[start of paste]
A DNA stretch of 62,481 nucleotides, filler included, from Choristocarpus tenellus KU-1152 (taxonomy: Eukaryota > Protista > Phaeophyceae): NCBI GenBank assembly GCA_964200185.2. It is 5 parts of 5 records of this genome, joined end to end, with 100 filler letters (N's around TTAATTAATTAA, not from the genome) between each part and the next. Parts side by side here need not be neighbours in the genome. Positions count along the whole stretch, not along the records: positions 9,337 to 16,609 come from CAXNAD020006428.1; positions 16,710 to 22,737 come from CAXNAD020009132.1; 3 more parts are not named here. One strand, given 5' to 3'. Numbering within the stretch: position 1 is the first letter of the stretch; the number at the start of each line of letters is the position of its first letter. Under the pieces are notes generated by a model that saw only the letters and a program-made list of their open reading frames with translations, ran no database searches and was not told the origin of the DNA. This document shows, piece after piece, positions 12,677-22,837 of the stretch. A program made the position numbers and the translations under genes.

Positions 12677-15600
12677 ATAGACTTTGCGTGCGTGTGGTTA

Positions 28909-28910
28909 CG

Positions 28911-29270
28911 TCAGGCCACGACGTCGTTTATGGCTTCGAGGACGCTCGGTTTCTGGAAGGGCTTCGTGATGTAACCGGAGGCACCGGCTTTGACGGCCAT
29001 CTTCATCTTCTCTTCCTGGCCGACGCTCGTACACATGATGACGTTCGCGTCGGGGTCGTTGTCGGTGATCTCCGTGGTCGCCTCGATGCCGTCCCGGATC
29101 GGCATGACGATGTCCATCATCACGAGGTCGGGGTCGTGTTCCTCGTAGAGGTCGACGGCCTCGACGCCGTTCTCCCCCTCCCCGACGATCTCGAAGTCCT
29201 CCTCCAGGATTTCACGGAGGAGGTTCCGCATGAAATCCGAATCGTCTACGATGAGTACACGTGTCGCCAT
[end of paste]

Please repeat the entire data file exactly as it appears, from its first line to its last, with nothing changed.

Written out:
A DNA stretch of 62,481 nucleotides, filler included, from Choristocarpus tenellus KU-1152 (taxonomy: Eukaryota > Protista > Phaeophyceae): NCBI GenBank assembly GCA_964200185.2. It is 5 parts of 5 records of this genome, joined end to end, with 100 filler letters (N's around TTAATTAATTAA, not from the genome) between each part and the next. Parts side by side here need not be neighbours in the genome. Positions count along the whole stretch, not along the records: positions 9,337 to 16,609 come from CAXNAD020006428.1; positions 16,710 to 22,737 come from CAXNAD020009132.1; 3 more parts are not named here. One strand, given 5' to 3'. Numbering within the stretch: position 1 is the first letter of the stretch; the number at the start of each line of letters is the position of its first letter. Under the pieces are notes generated by a model that saw only the letters and a program-made list of their open reading frames with translations, ran no database searches and was not told the origin of the DNA. This document shows, piece after piece, positions 12,677-22,837 of the stretch. A program made the position numbers and the translations under genes.

Positions 12677-15600
12677 ATAGACTTTGCGTGCGTGTGGTTA

Positions 28909-28910
28909 CG

Positions 28911-29270
28911 TCAGGCCACGACGTCGTTTATGGCTTCGAGGACGCTCGGTTTCTGGAAGGGCTTCGTGATGTAACCGGAGGCACCGGCTTTGACGGCCAT
29001 CTTCATCTTCTCTTCCTGGCCGACGCTCGTACACATGATGACGTTCGCGTCGGGGTCGTTGTCGGTGATCTCCGTGGTCGCCTCGATGCCGTCCCGGATC
29101 GGCATGACGATGTCCATCATCACGAGGTCGGGGTCGTGTTCCTCGTAGAGGTCGACGGCCTCGACGCCGTTCTCCCCCTCCCCGACGATCTCGAAGTCCT
29201 CCTCCAGGATTTCACGGAGGAGGTTCCGCATGAAATCCGAATCGTCTACGATGAGTACACGTGTCGCCAT